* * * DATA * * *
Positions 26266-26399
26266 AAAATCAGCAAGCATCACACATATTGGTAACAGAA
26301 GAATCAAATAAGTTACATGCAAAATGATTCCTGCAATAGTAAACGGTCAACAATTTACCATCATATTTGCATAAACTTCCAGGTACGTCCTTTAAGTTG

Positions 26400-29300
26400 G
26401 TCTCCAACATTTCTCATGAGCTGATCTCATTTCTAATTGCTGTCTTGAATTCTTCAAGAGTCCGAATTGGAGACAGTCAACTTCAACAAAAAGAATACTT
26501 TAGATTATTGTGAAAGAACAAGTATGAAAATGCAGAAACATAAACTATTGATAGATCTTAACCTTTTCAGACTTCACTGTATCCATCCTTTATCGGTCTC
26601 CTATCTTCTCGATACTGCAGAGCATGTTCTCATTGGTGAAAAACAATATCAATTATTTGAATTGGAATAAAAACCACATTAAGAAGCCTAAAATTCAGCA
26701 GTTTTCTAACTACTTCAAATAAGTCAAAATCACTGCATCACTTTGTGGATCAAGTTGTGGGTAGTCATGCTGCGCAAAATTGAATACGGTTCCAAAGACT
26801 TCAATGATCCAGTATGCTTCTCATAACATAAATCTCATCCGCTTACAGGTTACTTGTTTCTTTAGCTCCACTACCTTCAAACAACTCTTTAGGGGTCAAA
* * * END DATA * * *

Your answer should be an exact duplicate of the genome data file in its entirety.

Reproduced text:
Positions 26266-26399
26266 AAAATCAGCAAGCATCACACATATTGGTAACAGAA
26301 GAATCAAATAAGTTACATGCAAAATGATTCCTGCAATAGTAAACGGTCAACAATTTACCATCATATTTGCATAAACTTCCAGGTACGTCCTTTAAGTTG

Positions 26400-29300
26400 G
26401 TCTCCAACATTTCTCATGAGCTGATCTCATTTCTAATTGCTGTCTTGAATTCTTCAAGAGTCCGAATTGGAGACAGTCAACTTCAACAAAAAGAATACTT
26501 TAGATTATTGTGAAAGAACAAGTATGAAAATGCAGAAACATAAACTATTGATAGATCTTAACCTTTTCAGACTTCACTGTATCCATCCTTTATCGGTCTC
26601 CTATCTTCTCGATACTGCAGAGCATGTTCTCATTGGTGAAAAACAATATCAATTATTTGAATTGGAATAAAAACCACATTAAGAAGCCTAAAATTCAGCA
26701 GTTTTCTAACTACTTCAAATAAGTCAAAATCACTGCATCACTTTGTGGATCAAGTTGTGGGTAGTCATGCTGCGCAAAATTGAATACGGTTCCAAAGACT
26801 TCAATGATCCAGTATGCTTCTCATAACATAAATCTCATCCGCTTACAGGTTACTTGTTTCTTTAGCTCCACTACCTTCAAACAACTCTTTAGGGGTCAAA